The Arizona general election will be held on November 6, 2012, with early voting starting on October 11. After the many recent legislative challenges to reproductive health care access, both nationally and statewide, the importance of voting in November can’t be overstated. To help voters, Planned Parenthood Advocates of Arizona has endorsed candidates who have shown strong commitment to reproductive health and freedom. Along with those endorsements, we are spotlighting our endorsed candidates in a series called “Meet Our Candidates.” To vote in the general election, you must register to vote by October 9 — and can even register online. Make your voice heard in 2012!
[A]long with education and foreclosures, the recent legislation aimed at Planned Parenthood is one of the top issues Bill Gates includes on his website. Gates points to HB2800, the bill that defunded Planned Parenthood, as an example of “vindictive” legislation that harms Arizonans rather than helping them. As Gates writes in his scathing criticism, HB2800 was “intended to hurt Planned Parenthood” and punishes the “women, men and children who turn to Planned Parenthood clinics for their health needs.” That Gates takes such a strong stand for the preventive and reproductive health services that are under attack is testament to his commitment to the best interests of the constituents he seeks to serve.
“My wife and I fought these battles 40 years ago and we’re angry that they now have to be fought again in Arizona.”
Gates and his running mate, House candidate Karyn Lathan, are both endorsed by Planned Parenthood Advocates of Arizona, and are running to represent Legislative District 17, which covers eastern Chandler, northwestern Gilbert, and all of Sun Lakes. Gates generously took the time for an interview with us on September 28, 2012.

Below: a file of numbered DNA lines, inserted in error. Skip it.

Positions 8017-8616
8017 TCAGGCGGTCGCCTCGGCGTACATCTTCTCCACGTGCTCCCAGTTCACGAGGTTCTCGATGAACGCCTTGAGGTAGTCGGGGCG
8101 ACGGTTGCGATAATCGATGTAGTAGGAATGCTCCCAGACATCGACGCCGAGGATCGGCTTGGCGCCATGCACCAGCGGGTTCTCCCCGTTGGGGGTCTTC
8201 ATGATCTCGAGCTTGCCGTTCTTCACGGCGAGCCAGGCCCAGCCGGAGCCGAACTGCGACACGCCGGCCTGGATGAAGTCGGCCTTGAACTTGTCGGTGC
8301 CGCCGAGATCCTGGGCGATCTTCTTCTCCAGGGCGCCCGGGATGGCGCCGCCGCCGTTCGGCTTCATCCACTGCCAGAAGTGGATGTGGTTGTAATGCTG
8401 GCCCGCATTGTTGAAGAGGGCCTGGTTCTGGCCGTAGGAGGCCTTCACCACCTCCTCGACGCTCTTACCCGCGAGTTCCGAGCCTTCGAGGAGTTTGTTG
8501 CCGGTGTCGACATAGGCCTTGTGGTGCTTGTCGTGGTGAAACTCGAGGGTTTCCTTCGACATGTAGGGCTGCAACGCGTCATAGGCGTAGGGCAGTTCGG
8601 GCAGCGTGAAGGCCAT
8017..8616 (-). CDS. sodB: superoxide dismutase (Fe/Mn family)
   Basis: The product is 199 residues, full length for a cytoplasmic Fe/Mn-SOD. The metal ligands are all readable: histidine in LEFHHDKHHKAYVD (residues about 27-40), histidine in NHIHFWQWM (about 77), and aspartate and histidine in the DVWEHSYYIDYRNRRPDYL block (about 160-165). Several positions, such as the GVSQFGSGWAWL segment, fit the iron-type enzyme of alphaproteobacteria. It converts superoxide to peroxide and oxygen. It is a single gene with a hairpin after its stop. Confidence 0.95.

In the previous legislative session, there were a lot of bad bills that negatively affected access to birth control (HB 2625), funding for family planning (HB 2800), abortion (HB2036), and unbiased information about unintended pregnancies in public schools (SB1009) — and your opponent, Steve Yarbrough, voted in favor of all of them. Do you feel that his views are consistent with the majority of Arizonans?
His views are at odds with the majority of Arizonans but because he keeps a low profile, and because he has never previously faced serious direct opposition, most voters in the district don’t know about his terrible record on reproductive issues. But he is one of the most reliable supporters in the Legislature of the extreme positions advocated by Cathi Herrod and the Center for Arizona Policy.
During the campaign I have stressed Sen. Yarbrough’s conflict of interest in running a school tuition organization that receives Arizona income tax dollars. He is able to vote on and, indeed, propose legislation directly benefiting STOs. But the next biggest difference between the two of us involves reproductive rights — a point I made September 24 when the two of us appeared jointly before an Arizona Republic East Valley editorial board considering endorsements.
In contrast to the bills supported by Yarbrough, what kind of beneficial legislation would you like to see introduced, and why do you think it’s important to fight for it?
I plan to introduce legislation to correct problems with school tuition organizations, but I assume you’re looking for information on reproductive rights.
I would introduce or support legislation to restore tax credit availability to Planned Parenthood under the Working Families tax credit. What the legislature did to defund Planned Parenthood was punitive and vindictive. It did absolutely nothing to achieve the stated goal of reducing abortions. But it did make it more difficult for women in need to obtain cancer screenings and other health services that they might not otherwise be able to afford.
In a questionnaire, Yarbrough discusses allowing religious employers to opt out of contraception coverage, and dismissed concerns that such policies limit access to family-planning options by saying that contraception “is readily available at minimal cost regardless.” How do you respond to his claim?
For nearly a decade the state had a law identifying what had to be covered in health insurance plans offered in Arizona. Contraception was included. There was also an exemption for religious institutions (typically churches). This worked fine, with few if any complaints, until this past legislative session.
Now the new law not only allows almost any employer to claim religious motivation and thereby deny birth control coverage, but it also gave those employers the right to meddle in their employees’ contraception decisions. Sound impossible? Why else did the Republican majority, including Sen. Yarbrough, eliminate the following sentence from the existing law?“A religious employer shall not discriminate against an employee who independently chooses to obtain insurance coverage or prescriptions for contraceptives from another source.”